The hacker who claims responsibility for the flaying of Italian spyware-for-States firm Hacking Team says the vulnerability they used is yet to be patched and has detailed the process by which they claimed to have gained access to the huge trove of data and documents later dumped online.
The details are contained in a post broadcast from their known (Twitter account) but the veracity of the claims cannot be verified.
Hacking Team has been contacted for comment.
The breach, in July last year, revealed a laundry list of governments and law enforcement agencies that use Hacking Team's spyware to monitor communications on targeted systems, plus full details of then zero day vulnerabilities it offered to its customers.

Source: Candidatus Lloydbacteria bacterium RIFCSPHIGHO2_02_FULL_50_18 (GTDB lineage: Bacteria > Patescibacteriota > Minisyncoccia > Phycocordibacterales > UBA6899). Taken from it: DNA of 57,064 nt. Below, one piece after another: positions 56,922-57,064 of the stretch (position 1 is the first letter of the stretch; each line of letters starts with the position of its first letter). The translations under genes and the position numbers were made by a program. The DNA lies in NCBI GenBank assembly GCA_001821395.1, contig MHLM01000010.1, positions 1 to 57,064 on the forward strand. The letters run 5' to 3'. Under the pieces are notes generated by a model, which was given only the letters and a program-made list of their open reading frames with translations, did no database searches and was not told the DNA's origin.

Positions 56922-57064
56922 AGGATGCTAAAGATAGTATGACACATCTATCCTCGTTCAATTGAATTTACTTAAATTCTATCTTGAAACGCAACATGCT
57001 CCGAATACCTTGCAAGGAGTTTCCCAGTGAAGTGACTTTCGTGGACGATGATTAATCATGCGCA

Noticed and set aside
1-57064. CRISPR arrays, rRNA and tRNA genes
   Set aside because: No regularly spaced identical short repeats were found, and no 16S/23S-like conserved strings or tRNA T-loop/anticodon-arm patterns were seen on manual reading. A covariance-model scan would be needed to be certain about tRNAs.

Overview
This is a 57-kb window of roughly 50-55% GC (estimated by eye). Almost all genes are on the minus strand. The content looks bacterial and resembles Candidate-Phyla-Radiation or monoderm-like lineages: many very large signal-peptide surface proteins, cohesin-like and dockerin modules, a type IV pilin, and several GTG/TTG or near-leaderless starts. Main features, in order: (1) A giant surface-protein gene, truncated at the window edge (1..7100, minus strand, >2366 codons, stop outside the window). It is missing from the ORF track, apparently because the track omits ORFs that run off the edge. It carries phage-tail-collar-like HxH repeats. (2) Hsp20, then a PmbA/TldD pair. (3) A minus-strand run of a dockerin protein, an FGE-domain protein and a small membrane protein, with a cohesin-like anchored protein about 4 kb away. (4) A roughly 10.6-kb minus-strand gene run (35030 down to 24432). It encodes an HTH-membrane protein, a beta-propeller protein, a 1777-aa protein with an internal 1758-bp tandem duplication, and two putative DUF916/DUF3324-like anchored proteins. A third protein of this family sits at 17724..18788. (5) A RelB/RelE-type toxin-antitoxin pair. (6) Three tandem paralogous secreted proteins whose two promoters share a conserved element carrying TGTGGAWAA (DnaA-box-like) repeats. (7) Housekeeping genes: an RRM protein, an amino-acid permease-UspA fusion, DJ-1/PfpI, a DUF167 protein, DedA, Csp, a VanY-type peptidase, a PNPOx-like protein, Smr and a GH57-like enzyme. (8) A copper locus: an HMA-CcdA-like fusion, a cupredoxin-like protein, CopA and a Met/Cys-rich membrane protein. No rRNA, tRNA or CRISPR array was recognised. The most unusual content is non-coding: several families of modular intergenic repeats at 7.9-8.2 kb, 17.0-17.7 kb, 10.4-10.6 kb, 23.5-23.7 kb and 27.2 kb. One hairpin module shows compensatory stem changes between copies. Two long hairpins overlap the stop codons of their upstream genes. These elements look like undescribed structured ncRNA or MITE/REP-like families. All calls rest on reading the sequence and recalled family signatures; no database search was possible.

Using the handle Phineas Fisher, the hacker claims they gained remote root access to Hacking Team networks using a zero day flaw in an unnamed embedded device.
"I had three options: look for a zero day in Joomla, look for a zero day in postfix, or look for a zero day in one of the embedded devices," the hacker says in the post.
"A zero day in an embedded device seemed like the easiest option, and after two weeks of work reverse engineering, I got a remote root exploit.
The hacker did not reveal further details of the affected embedded device nor the attack claiming it is still open to attack.
Hacking Team had "very little exposed to the internet" and locked-down many potential attack surfaces, according to the hacker.
With a foot hole in Hacking Team's networks the hacker claims they found unprotected network attached storage boxes that contained backups which he accessed remotely.
Credentials were ripped from there that allowed access to email and Blackberry servers among other systems.
"That's the beauty and asymmetry of hacking: with 100 hours of work, one person can undo years of work by a multi-million dollar company," they said. ®